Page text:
ratings system instead of the MPAA's, some conflicts occur
between the two ratings systems, such as a film that might rate
a MPAA G earning a TV-PG, and some cases of a MPAA PG-like movie
earning a TV-14 rating on TCM. Some MPAA rated films may also
have a separate TV rating from TCM to clairfy content further
within the D-L-S-V subratings.
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The cable network TBS airs the ratings icons after each
commercial break, with a larger version of the icon at the top
of the program. The rating icons are black lettering on a
translucent white background.
Locally-produced programming may not show any kind of icon or
indicator for a rating, and it is extremely rare for public
access cable channels to have any ratings. News and sports
channels (such as CNN, CNBC, Fox News Channel, ESPN, and Fox
Sports Net), and broadcast news and sports shows have never used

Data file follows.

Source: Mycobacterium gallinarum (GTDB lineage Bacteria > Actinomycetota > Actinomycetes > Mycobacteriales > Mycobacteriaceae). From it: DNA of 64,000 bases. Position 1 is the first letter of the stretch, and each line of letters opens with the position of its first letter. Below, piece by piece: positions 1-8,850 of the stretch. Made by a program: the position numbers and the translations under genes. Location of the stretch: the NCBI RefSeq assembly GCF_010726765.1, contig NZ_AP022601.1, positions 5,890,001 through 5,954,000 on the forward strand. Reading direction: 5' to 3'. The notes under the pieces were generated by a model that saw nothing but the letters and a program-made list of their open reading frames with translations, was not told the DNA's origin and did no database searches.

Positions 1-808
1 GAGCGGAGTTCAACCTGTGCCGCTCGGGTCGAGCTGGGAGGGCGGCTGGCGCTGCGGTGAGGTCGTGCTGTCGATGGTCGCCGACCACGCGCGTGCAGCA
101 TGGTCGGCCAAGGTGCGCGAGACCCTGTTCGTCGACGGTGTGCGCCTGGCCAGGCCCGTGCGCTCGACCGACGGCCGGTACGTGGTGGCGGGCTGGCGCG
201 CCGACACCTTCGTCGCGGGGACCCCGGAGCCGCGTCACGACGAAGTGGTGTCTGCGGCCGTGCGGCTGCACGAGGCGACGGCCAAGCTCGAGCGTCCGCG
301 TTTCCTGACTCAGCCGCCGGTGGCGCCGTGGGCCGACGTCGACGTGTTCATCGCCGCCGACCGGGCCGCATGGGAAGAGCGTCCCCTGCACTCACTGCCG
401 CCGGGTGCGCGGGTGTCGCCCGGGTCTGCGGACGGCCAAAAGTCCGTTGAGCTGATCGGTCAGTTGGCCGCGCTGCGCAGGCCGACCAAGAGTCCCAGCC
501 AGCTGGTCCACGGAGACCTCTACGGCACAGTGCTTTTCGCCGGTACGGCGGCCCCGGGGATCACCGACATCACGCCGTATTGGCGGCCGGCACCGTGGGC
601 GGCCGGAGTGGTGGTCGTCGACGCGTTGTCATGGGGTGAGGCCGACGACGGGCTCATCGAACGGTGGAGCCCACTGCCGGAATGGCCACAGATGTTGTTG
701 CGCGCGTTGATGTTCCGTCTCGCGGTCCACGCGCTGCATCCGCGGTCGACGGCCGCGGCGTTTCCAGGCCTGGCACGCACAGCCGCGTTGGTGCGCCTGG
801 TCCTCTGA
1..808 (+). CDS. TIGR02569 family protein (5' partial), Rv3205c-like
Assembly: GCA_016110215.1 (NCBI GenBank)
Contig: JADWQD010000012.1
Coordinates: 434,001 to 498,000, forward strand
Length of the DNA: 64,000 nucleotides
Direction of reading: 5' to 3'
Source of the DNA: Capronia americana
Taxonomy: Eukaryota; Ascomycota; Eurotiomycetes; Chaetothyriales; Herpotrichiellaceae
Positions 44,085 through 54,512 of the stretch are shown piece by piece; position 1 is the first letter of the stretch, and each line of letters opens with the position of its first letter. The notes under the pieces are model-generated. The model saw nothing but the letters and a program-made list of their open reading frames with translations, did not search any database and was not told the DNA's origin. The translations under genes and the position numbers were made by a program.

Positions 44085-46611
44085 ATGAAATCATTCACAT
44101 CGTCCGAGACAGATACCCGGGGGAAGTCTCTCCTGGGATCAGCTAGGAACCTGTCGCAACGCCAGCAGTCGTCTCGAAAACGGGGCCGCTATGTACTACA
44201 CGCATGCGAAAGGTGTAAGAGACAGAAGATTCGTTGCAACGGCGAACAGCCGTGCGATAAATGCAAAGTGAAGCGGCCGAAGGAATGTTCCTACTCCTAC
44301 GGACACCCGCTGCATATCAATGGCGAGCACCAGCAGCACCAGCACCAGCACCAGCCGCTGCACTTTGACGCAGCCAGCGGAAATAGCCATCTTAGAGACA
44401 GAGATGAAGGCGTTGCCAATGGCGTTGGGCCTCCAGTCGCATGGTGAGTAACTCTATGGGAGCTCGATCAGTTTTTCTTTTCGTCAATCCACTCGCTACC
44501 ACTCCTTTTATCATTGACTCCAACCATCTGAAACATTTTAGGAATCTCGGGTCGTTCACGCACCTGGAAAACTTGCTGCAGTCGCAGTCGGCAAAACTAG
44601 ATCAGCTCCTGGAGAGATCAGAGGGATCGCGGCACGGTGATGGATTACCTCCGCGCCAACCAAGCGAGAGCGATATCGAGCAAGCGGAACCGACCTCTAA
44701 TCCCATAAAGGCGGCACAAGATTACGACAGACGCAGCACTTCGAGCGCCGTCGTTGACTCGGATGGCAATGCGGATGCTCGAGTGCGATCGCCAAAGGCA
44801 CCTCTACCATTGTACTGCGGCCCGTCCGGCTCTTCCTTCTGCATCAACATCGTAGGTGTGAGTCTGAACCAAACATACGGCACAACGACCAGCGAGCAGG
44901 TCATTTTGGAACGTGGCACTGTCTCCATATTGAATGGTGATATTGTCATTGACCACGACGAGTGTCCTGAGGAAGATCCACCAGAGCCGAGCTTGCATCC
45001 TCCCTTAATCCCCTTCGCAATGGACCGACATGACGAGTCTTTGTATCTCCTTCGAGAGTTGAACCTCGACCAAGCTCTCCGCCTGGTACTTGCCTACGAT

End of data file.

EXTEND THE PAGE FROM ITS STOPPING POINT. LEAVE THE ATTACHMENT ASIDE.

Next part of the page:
the ratings system, as live and taped sports and news events are
excluded from having to be rated, though the commitments by the
networks to edit out any live profanity and obscenity does
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The ratings can be detected by a television set device known as
a V-chip. V-chips are built into all television receivers
manufactured since 2000. Older sets can be retrofitted with
external set-top boxes. However, the V-chips have to be
activated by the set's owner, and provide only a blanket
blocking for programs displaying the owner-selected primary
rating(s): subratings cannot usually be selected for exemption
from V-chip blockage (there are some television sets which can